Maersk and Hapag-Lloyd form “Gemini” alliance

The No. 2 and No. 5 in global container shipping are joining forces: Hapag-Lloyd and Maersk are forming a new alliance, the “Gemini Cooperation”.

The cooperation, which has now been agreed, will start in February 2025 with the aim of creating a joint service network with industry-leading reliability. “We will benefit from efficiency gains in operations and the decarbonization of our industry,” says Rolf Habben Jansen, CEO of Hapag-Lloyd. [ds_preview]

The new alliance comprises a fleet pool of around 290 vessels with a combined capacity of 3.4 million TEU. Maersk will provide 60% and Hapag-Lloyd 40% of the vessels. “Hapag-Lloyd is an ideal partner,” says Vincent Clerc, CEO of Maersk.

Gemini aims for schedule adherence and decarbonization

Once the joint network is fully implemented, the two shipping companies aim to achieve schedule reliability of over 90%. Customers will also benefit from improved transit times on many routes and access to some of the world’s most important container hubs.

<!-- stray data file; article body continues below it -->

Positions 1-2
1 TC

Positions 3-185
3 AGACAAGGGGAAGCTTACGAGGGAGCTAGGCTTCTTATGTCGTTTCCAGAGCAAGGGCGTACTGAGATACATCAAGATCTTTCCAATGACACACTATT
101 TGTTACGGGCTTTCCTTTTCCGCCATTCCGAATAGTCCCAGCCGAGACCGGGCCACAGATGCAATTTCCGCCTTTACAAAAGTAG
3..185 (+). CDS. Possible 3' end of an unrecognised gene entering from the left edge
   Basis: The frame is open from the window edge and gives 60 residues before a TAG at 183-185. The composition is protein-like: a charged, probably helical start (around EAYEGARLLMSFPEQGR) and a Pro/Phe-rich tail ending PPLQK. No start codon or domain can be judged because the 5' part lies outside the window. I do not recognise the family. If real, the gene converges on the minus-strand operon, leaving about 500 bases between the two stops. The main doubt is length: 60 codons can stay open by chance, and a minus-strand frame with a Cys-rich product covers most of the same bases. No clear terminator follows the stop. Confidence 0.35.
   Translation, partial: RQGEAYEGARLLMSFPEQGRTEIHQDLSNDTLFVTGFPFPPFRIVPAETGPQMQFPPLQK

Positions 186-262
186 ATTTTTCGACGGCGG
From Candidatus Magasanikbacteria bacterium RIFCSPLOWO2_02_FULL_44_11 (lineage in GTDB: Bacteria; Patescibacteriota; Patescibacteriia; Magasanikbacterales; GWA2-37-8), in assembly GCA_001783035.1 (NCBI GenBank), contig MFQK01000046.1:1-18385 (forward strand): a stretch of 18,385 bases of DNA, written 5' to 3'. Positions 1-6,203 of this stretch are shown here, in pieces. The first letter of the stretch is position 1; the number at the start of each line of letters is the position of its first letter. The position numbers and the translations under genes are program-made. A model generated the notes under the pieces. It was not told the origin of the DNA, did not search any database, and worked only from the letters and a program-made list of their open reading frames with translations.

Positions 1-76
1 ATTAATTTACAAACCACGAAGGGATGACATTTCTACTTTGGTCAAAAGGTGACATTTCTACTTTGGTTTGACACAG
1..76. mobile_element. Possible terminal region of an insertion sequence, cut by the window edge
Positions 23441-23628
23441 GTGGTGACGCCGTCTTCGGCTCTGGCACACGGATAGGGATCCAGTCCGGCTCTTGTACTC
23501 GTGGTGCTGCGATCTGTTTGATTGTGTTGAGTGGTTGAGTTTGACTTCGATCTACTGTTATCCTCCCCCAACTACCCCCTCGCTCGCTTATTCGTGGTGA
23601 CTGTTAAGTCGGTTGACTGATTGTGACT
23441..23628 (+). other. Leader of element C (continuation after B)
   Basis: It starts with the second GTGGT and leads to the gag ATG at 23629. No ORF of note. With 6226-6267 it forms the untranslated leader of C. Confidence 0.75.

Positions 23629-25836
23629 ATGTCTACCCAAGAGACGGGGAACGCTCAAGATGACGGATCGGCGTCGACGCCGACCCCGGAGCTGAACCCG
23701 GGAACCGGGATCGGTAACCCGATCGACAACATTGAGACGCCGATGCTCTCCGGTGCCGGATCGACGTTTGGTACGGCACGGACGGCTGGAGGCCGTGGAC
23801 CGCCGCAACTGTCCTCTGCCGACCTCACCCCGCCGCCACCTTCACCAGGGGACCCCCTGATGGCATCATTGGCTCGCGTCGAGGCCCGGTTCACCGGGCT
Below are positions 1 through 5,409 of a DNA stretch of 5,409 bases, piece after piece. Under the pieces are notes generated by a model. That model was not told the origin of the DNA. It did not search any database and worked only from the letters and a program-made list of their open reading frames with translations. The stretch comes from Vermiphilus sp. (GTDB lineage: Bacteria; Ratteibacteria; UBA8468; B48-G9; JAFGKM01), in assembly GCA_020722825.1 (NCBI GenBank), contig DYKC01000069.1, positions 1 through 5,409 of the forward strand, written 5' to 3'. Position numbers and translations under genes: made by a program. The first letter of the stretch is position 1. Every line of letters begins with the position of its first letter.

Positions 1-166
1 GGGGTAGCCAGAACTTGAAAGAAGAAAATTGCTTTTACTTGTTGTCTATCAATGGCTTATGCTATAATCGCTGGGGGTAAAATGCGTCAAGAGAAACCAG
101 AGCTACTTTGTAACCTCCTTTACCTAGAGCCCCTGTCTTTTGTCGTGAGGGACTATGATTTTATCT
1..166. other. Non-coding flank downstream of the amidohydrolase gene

As part of this decision, Hapag-Lloyd will leave “THE Alliance”, the previous alliance with ONE (Japan), Yang Ming (Taiwan) and HMM (Korea), in January 2025. Maersk and MSC had already announced a year ago that they would end the joint alliance “2M”, also in January 2025.

Seven trade lanes for “Gemini”

The “Gemini Cooperation” will serve seven trade lanes: Asia-US West Coast, Asia-US East Coast, Asia-Middle East, Asia-Mediterranean, Asia-North Europe, Middle East-India/Europe and Transatlantic. In total, there are 26 liner services. The network is supplemented by 32 regional feeder services.

The globally operating services call at twelve container hubs. Maersk is involved in 59 terminals in 31 countries on all continents worldwide, while Hapag-Lloyd has 20 terminals in Europe, Latin America, the USA, India and North Africa. The company’s own terminals are regarded as a key to efficient processes at the sea-land interface.

Dienste, THE Alliance, Hapag-Lloyd Al Zubara Contaimnerschiff in Wilhelmshaven am CTW, Maersk
© Hapag-Lloyd

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